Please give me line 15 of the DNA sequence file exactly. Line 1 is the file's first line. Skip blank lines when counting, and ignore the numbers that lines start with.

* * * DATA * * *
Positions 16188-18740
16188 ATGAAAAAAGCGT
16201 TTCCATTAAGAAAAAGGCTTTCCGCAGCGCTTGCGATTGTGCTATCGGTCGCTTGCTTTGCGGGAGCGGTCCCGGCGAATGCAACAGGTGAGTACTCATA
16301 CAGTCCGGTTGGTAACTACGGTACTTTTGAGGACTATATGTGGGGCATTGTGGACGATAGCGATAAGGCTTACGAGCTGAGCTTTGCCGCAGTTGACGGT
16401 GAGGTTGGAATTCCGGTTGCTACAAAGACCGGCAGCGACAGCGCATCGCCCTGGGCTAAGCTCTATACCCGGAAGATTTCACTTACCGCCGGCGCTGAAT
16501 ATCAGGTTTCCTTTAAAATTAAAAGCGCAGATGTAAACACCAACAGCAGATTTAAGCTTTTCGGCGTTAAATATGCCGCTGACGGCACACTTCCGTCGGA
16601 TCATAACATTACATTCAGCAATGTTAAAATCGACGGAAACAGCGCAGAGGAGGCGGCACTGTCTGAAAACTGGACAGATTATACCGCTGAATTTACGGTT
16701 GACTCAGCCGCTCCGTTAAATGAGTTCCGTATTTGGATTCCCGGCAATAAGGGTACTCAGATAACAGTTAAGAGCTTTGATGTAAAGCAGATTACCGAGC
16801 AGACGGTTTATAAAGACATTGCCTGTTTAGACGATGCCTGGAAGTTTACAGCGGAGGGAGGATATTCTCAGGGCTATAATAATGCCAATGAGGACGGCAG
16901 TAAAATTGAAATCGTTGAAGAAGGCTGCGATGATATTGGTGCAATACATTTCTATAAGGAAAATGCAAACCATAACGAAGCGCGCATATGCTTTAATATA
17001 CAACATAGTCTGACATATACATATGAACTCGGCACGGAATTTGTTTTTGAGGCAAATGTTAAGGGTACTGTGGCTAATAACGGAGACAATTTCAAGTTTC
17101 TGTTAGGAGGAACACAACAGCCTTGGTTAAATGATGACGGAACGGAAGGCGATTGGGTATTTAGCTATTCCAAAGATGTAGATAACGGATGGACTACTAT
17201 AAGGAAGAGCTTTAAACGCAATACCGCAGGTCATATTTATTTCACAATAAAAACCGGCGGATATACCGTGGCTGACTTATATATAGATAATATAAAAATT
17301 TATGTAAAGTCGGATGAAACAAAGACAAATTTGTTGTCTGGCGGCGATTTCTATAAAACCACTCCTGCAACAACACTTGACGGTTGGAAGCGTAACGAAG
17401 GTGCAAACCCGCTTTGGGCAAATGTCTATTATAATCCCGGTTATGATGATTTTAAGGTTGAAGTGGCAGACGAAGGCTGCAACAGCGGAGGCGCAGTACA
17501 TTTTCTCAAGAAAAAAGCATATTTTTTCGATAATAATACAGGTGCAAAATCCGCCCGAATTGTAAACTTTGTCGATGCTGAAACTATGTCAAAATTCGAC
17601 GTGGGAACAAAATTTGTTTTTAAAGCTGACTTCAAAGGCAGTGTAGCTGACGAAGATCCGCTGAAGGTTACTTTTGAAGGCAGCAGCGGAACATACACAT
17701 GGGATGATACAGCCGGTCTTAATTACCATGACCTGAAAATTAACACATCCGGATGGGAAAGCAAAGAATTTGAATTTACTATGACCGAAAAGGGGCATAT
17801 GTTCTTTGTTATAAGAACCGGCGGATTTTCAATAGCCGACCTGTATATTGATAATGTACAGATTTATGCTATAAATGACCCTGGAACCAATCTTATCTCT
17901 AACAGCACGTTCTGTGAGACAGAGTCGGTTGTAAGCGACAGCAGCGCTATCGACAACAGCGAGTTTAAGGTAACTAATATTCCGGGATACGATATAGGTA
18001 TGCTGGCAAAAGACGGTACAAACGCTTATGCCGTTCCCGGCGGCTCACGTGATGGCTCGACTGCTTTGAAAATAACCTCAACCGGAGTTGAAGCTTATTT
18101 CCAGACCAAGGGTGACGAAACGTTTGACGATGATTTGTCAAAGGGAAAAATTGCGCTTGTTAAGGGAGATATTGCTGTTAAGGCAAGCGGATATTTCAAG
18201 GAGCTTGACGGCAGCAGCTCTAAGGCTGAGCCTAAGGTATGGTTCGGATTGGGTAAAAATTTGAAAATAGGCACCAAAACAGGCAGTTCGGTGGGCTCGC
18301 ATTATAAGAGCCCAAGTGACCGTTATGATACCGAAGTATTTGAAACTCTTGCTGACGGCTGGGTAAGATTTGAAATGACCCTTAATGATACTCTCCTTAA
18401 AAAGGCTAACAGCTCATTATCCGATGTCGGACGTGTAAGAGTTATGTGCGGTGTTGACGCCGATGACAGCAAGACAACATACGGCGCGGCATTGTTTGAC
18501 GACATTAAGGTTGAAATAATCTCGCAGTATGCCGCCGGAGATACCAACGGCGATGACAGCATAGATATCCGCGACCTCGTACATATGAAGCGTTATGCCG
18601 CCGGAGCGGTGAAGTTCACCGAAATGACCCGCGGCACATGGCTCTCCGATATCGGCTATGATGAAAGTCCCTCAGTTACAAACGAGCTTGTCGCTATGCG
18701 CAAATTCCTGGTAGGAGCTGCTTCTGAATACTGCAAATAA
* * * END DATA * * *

17401 GTGCAAACCCGCTTTGGGCAAATGTCTATTATAATCCCGGTTATGATGATTTTAAGGTTGAAGTGGCAGACGAAGGCTGCAACAGCGGAGGCGCAGTACA